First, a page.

"People growing up in the church, at some stage realise they are attracted to people of the same sex, or realise they identify with the gender they were not assigned and want to transition. They will seek advice from a pastor, and the pastor will know someone to refer them to."
Counsellor Matt Glover, who specialises in treating LGBTI people from church backgrounds, said the underground nature of ex-gay ideology is particularly concerning when young people are involved.
"[A parent] might find out their son or daughter is gay, tell the pastor, sign them up for some counselling sessions, and the ex-gay philosophy is fed to the client," he said. "It’s really hard to tell – it’s a confidential space, no one can go in and hear what is being said."
Glover said Victoria's expanded powers to tackle conversion therapy will "knock off some of the rougher edges", but that the insidious nature of ex-gay therapy is tougher to tackle.
"It will help, but I don’t know that there’s any way to get into the core of religious communities that place their belief in ideas that are anti-gay," he said.
Victoria's crackdown on conversion therapy is unprecedented in Australia, and comes after calls in recent years to make the practice illegal.
Conversion therapy is opposed by the Australian Psychological Association, the Australian Medical Association, and the United Nations, among numerous other professional health and human rights bodies. It is deemed ineffective, unethical, and actively harmful.
A Columbia Law School project collating conversion therapy research found that among people who had undergone such treatment, there was a prevalence of depression, anxiety, social isolation, decreased capacity for intimacy, and suicidal thoughts and behaviours.
“There is powerful evidence that trying to change a person’s sexual orientation can be extremely harmful,” the researchers concluded.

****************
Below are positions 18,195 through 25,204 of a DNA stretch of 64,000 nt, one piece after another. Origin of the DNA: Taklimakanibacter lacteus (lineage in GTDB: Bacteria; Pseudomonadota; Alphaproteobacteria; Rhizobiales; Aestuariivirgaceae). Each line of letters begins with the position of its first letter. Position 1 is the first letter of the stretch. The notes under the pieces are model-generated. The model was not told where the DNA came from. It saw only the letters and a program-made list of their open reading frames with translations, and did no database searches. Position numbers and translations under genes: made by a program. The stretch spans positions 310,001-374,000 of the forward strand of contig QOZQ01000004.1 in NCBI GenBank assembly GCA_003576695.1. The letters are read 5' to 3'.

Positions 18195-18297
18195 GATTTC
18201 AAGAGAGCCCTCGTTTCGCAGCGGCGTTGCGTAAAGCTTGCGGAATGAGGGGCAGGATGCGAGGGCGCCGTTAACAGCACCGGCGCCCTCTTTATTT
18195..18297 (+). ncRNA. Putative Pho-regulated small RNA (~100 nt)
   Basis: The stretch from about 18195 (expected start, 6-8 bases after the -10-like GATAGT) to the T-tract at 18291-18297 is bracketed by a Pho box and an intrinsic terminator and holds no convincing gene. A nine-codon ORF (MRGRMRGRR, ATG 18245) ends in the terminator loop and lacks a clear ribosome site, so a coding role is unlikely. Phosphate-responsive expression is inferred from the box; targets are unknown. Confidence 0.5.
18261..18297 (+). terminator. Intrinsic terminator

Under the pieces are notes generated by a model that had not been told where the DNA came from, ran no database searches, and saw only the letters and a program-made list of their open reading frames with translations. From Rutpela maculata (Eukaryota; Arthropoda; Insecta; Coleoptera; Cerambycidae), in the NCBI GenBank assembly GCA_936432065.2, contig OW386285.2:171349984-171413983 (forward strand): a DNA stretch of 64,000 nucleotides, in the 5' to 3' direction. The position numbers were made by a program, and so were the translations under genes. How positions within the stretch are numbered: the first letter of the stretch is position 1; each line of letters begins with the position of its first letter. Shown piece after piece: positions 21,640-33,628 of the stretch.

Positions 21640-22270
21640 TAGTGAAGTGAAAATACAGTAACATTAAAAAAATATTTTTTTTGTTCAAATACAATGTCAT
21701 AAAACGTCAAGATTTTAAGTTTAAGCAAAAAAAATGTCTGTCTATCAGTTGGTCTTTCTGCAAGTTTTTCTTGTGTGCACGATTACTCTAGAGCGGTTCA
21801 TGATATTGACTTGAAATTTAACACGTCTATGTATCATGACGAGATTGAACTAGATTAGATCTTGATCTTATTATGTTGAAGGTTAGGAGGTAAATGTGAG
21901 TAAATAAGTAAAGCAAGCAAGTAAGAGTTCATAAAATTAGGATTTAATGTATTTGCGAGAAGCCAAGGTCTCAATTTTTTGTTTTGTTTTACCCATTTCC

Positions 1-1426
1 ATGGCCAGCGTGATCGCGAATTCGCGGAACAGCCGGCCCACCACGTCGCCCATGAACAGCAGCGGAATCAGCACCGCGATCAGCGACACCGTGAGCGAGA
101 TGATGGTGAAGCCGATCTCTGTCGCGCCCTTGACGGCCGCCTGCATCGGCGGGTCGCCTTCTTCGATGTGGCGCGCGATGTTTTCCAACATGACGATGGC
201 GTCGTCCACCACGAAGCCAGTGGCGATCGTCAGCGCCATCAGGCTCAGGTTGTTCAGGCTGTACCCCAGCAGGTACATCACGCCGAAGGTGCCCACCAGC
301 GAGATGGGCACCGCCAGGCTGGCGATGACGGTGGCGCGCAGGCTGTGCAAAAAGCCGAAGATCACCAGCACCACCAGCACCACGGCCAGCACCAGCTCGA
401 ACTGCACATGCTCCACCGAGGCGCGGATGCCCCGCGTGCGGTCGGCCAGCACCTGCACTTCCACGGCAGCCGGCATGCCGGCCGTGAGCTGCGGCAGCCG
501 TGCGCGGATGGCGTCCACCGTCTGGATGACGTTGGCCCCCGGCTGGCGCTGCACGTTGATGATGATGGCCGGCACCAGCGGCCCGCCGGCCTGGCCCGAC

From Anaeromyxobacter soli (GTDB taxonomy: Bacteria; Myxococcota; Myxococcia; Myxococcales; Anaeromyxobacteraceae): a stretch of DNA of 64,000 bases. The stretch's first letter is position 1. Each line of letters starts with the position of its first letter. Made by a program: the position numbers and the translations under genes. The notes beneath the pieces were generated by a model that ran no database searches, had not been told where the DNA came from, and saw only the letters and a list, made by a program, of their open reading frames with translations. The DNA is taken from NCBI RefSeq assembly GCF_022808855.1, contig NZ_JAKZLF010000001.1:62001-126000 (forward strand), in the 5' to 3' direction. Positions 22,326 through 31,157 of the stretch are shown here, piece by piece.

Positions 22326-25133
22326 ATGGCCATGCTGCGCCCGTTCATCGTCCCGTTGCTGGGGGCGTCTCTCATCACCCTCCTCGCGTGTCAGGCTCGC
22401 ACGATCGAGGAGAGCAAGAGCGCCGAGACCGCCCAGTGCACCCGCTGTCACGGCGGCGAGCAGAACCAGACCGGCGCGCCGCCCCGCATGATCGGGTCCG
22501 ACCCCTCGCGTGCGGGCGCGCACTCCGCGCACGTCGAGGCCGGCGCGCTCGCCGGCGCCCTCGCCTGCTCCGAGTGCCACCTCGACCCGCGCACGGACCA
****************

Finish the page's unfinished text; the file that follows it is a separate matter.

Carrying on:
Ahern is well-acquainted with the problems that can manifest from stoking this particular inner shame – even if there's no formal conversion therapy involved.
"I assessed a young man a couple of years ago who comes from a conservative, typically Aussie, blue-collar family," he told BuzzFeed News.
"When we got to the bottom of his alcoholism and other issues, it was because he was gay and hadn’t told anyone. He said to me, ‘If I told my dad, he would beat the shit out of me.'"
About 10 years ago, Ahern decided things had to change.
He started to see a psychologist outside of the church to talk about who he was and what he had experienced.
"That was incredibly helpful to talk to somebody who was outside of the church and outside of my friends and family," he said. "That started the journey of thinking 'There’s nothing wrong with me'."
Three years ago, he moved to Melbourne. Two years ago, he and his wife separated, after a relationship spanning 25 years and five kids.
But Ahern and his ex-wife remain close. On the weekend, they took their two youngest children to see Cirque Du Soleil.
"We’d been talking about it for a couple of years," Ahern said. "It wasn’t just all of a sudden. Progressively I told her more and more of my story and we worked out how we were going to move forward.
"It wasn’t acrimonious at all. We had and still have a wonderful relationship."